“The common understanding resides in the fact that cloud will be the base technology architecture driving the digital transformation as it’s known for agility and flexibility,” Chin argued. “Organisations in mature markets are leveraging cloud as it is an agile IT resource delivery model that enables business transformation and gains competitive advantage.”
The analysis by IDC is confirmed on the ground by IT software and services provider, Dimension Data, which noted that there is a significant increase in on-premise operational expenditure/ consumption-based models being adopted as organisations opt to reduce their capital expenditure.
“Fully managed services models with private cloud, hybrid or public cloud are on the uptrend,” said Henrick Choo, managing director of Dimension Data Malaysia.
“We see organisations wanting to embrace new business strategies, with CIOs and enterprise IT organisations leading their transformation to hybrid IT to be more flexible, agile,” he noted. “They also want to deliver new applications and solutions swiftly across the world as they expand geographically.”
Choo said there is also strong interest in IoT and big data and that cloud computing continues to remain as the core and driving force towards digital transformation as organisations find ways to deploy their businesses across multi-vendor platforms to deliver a consistent application experience.
“For IoT, some of our manufacturing clients are looking into their machine maintenance windows in order to predict when they need to perform maintenance,” Choo explained.
“In retail environments, we’re beginning to see solutions where the network can track where shoppers are walking, and how long they dwell in a particular area. This information can be linked back to architectural maps to provide rich insights for retail marketers about the foot traffic through their stores.”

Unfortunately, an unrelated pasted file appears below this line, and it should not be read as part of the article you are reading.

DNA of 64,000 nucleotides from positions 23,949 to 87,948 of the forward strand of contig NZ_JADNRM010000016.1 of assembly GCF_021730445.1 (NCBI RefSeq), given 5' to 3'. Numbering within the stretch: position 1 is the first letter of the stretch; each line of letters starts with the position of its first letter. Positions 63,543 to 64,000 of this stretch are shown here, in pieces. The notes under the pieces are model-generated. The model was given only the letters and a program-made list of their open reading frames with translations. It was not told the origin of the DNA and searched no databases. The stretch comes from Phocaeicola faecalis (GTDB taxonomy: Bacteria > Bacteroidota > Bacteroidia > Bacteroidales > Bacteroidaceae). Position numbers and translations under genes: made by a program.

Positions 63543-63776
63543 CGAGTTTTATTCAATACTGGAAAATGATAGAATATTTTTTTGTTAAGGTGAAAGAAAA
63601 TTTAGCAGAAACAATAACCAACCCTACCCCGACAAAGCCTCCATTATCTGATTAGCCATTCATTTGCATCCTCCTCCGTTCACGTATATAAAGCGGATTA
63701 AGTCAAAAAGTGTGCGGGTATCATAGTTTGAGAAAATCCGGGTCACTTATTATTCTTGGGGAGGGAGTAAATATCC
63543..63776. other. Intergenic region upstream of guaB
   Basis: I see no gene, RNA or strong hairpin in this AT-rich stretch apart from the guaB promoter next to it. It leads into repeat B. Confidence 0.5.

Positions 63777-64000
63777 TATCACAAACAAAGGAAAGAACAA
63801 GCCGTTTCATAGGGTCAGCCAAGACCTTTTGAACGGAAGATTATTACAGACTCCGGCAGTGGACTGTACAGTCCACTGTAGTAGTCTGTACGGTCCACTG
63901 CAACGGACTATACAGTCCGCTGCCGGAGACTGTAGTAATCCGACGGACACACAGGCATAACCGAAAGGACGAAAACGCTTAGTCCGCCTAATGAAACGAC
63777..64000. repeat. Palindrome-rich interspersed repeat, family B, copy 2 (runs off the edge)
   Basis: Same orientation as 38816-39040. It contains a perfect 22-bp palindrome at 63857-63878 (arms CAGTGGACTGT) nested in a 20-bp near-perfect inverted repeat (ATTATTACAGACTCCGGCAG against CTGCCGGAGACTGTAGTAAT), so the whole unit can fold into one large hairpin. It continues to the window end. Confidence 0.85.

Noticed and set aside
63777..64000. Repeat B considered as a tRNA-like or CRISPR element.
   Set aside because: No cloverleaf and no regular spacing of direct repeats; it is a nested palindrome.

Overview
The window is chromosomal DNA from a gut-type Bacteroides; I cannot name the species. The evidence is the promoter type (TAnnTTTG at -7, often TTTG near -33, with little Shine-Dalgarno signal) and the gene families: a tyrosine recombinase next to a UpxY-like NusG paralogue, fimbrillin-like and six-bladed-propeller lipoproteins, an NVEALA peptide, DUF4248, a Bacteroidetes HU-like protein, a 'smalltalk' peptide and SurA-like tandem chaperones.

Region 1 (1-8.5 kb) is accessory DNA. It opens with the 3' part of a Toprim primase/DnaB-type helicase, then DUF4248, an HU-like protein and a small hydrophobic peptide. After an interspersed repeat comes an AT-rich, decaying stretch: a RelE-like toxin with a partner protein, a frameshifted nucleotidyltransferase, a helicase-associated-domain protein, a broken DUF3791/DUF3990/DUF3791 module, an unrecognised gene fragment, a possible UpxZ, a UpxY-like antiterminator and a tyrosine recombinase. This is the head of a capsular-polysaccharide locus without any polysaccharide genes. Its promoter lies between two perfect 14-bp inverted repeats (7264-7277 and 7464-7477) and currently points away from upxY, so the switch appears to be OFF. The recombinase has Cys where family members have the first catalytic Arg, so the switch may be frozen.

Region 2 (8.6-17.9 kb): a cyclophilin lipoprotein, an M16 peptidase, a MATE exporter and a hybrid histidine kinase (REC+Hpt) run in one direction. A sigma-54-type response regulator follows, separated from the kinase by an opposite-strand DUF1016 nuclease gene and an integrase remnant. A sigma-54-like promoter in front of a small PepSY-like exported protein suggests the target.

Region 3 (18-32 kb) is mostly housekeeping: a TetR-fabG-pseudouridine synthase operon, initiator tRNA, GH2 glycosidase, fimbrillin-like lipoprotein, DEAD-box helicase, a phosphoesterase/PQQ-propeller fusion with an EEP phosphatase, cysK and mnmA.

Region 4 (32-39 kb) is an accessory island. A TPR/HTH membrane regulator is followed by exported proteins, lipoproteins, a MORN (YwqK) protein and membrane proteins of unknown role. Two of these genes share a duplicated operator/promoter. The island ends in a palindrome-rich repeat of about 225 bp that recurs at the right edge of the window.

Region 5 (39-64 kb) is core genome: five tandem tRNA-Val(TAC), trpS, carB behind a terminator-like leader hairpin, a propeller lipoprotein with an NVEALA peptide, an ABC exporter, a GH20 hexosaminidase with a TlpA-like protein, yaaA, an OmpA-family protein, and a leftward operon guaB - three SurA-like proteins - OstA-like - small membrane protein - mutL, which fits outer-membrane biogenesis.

Choo also argued that the marriage of big data and IoT has some significant infrastructure implications and in order to expedite the returns from their big data investments, many organisations are opting for cloud or managed services-based infrastructure for IoT and big data.
“This approach allows them to focus on the value of the data instead of spending months or years building infrastructure themselves,” he said.
There are challenges
As more business go digital however, companies are also facing challenges in the transformation process. Some of these include the lack of a clear cloud strategy, poorly defined business outcomes, and the lack of skilled technical resources, according to IDC’s Chin.
Chin said organisations have to realise that adopting any cloud strategy is not just about cost reduction, although that could be one of the measurements to define success. More importantly, there is a need to define the business and technology metrics that are expected as outcomes of cloud services.
“Organisations should work closely with cloud service providers and leverage their experience in defining a solid cloud strategy,” Chin advised. “This will also help organisations in overcoming the challenge of the lack of skillful resources as cloud service providers will be responsible in configuring, implementing, and supporting the cloud environment.”
Another point to note, said Dimension Data’s Choo, is that business leaders are also starting to make IT decisions and studies have shown that these are now sitting with business units rather than IT departments, as the new generation of business leaders are IT savvy, and often they play significant roles in the IT decision making process.
“Meanwhile, investment decisions are increasingly coming from outside of IT, from general managers, business development executives, or the heads of functions, such as marketing, finance and human resources, Choo explained. “Technology providers have to develop a new go-to-market model, providing diverse offerings, pricing, sales force and post-sales support to meet their (corporate) customers’ diverse needs.”